On Wednesday, Hillary Clinton told CNN’s Anderson Cooper the U.S. needed to abolish the Electoral College, calling it an “an anachronism that was designed for another time.”
Family Council successfully opposed two efforts to undermine the Electoral College in Arkansas — one in 2007 and another in 2009. Each of these proposals would have awarded Arkansas’ electoral votes to the winner of the nationwide popular vote in presidential elections.
The Electoral College keeps major metropolitan areas from running roughshod over rural America. It also forces candidates to consider other parts of the country besides the heavily-populated seaboards.
Below is a video by Dennis Prager about the benefits of the Electoral College.
With another presidential election behind us, many people are once again questioning the wisdom in electing a president through the Electoral College instead of a national popular vote.
Since 1989 the Arkansas Legislature has considered two bills and one resolution attempting to abolish or circumvent the Electoral College.
HJR 1004 of 1989 called on Congress to amend the U.S. Constitution to abolish the Electoral College.
HB 1703 of 2007 and HB 1339 of 2009 amended the way Arkansas would award its electoral votes by awarding all of Arkansas’ electoral votes to the presidential candidate who won the national popular vote.
Ultimately, none of these proposals passed. Other states, like Maine and Nebraska, however, have taken steps to change the way their electoral votes are awarded.
Family Council has always believed it is unwise to meddle with the Electoral College. Below is a video from Dennis Prager’s Pager University highlighting three important things the Electoral College does:
- Protect against the tyranny of the majority.
- Encourage coalition-building.
- Discourage voter fraud.
Little Rock—On Tuesday, businessman Donald Trump was elected President of the United States. Family Council President Jerry Cox released a statement, saying, “As far as our work is concerned, the Trump Administration will be business as usual.
“Many people are shocked by the outcome of this election, but we’re going to continue doing what we’ve done for the past twenty-seven years. We’re going to go to the legislature and pass good laws, defeat the bad ones, and speak up for biblical values every chance we get. Since we are primarily a state-based organization, our primary focus at this time is on the January session of the Arkansas Legislature. With solid, conservative majorities in both houses and with the help of Governor Hutchinson, we are looking forward to the best legislative session in our entire twenty-seven year history,” Cox said.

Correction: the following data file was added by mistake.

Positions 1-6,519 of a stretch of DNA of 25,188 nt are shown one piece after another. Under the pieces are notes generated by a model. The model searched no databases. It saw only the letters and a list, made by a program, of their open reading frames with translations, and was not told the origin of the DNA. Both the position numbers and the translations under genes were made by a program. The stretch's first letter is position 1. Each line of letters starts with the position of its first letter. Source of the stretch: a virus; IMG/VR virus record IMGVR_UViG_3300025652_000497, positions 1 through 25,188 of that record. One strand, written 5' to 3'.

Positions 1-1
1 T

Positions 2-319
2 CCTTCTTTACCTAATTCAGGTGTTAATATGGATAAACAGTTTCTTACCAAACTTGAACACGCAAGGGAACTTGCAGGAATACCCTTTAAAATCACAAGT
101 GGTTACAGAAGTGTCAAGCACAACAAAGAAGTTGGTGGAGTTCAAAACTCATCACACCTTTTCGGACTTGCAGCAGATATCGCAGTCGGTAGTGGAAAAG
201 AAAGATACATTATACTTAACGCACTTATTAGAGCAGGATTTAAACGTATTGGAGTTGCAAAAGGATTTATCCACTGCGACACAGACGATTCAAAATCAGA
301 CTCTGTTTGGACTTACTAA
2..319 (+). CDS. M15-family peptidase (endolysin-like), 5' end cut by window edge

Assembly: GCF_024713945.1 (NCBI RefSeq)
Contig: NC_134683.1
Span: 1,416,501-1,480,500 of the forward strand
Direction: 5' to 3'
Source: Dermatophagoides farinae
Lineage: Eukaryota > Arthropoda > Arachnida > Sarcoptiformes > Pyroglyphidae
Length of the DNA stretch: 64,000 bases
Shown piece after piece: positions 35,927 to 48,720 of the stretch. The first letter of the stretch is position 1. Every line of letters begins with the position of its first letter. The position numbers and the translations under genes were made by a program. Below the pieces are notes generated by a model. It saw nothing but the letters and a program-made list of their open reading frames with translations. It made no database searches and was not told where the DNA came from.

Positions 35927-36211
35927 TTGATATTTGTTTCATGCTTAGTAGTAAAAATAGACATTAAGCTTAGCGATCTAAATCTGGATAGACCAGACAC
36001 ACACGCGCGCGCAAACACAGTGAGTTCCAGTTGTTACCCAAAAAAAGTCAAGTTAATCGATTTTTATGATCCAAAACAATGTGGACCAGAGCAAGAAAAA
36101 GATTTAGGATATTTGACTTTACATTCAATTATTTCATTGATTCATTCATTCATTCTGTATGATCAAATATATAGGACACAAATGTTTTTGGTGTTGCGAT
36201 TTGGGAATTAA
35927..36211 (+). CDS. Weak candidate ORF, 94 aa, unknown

Cox does see some possible bright spots. “With a new administration, we hope the federal government will back off from pushing a social agenda on the states. For instance, the Obama Administration’s push to force schools to let transgender students pick the shower or dressing facility of their choice would have been unimaginable under any previous presidential administration.”
On the appointment of judges, Cox said. “I am cautiously optimistic about Mr. Trump’s promise to appoint federal judges who will be fair on issues like the sanctity of human life and the proper interpretation of the U.S. Constitution. In that regard, his promise is much more appealing than Hillary Clinton’s promise to appoint pro-abortion judges to the U.S. Supreme Court.”
Cox also noted Trump’s promise to repeal the Johnson Amendment, saying, “The little-known Johnson Amendment that was added to the IRS tax code without a fair hearing in Congress has created a lot turmoil for churches and charities over the decades. It restricts free speech and religious liberty by threatening religious Americans with penalties if they weigh in too much on politics. No other group of Americans is singled out like that. Donald Trump promised to repeal the Johnson Amendment at the Republic National Convention. We hope he will follow through on that promise.”
Cox said that the 2016 Presidential Election shows that we are a deeply divided nation. “Some people want a lot more government and others want a lot less. This election didn’t change those numbers.”
Family Council is a conservative education and research organization based in Little Rock, Arkansas.